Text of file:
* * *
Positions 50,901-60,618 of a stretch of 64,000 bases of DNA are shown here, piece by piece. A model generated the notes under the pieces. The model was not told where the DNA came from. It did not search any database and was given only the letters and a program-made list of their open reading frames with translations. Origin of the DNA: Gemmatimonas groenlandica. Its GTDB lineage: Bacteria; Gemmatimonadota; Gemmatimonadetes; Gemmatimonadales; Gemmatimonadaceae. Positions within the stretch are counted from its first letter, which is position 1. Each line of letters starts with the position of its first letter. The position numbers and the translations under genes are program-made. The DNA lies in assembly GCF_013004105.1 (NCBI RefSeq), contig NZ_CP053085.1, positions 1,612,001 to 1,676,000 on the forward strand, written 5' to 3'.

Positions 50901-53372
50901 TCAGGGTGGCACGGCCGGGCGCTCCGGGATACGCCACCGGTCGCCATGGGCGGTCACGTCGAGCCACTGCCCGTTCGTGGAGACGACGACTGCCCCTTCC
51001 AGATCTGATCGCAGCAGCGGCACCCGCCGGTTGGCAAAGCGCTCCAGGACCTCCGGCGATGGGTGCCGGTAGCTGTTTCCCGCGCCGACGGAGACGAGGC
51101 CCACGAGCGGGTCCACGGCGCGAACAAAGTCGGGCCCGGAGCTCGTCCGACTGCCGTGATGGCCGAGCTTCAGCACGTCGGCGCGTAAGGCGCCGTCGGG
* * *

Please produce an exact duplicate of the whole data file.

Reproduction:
Positions 50,901-60,618 of a stretch of 64,000 bases of DNA are shown here, piece by piece. A model generated the notes under the pieces. The model was not told where the DNA came from. It did not search any database and was given only the letters and a program-made list of their open reading frames with translations. Origin of the DNA: Gemmatimonas groenlandica. Its GTDB lineage: Bacteria; Gemmatimonadota; Gemmatimonadetes; Gemmatimonadales; Gemmatimonadaceae. Positions within the stretch are counted from its first letter, which is position 1. Each line of letters starts with the position of its first letter. The position numbers and the translations under genes are program-made. The DNA lies in assembly GCF_013004105.1 (NCBI RefSeq), contig NZ_CP053085.1, positions 1,612,001 to 1,676,000 on the forward strand, written 5' to 3'.

Positions 50901-53372
50901 TCAGGGTGGCACGGCCGGGCGCTCCGGGATACGCCACCGGTCGCCATGGGCGGTCACGTCGAGCCACTGCCCGTTCGTGGAGACGACGACTGCCCCTTCC
51001 AGATCTGATCGCAGCAGCGGCACCCGCCGGTTGGCAAAGCGCTCCAGGACCTCCGGCGATGGGTGCCGGTAGCTGTTTCCCGCGCCGACGGAGACGAGGC
51101 CCACGAGCGGGTCCACGGCGCGAACAAAGTCGGGCCCGGAGCTCGTCCGACTGCCGTGATGGCCGAGCTTCAGCACGTCGGCGCGTAAGGCGCCGTCGGG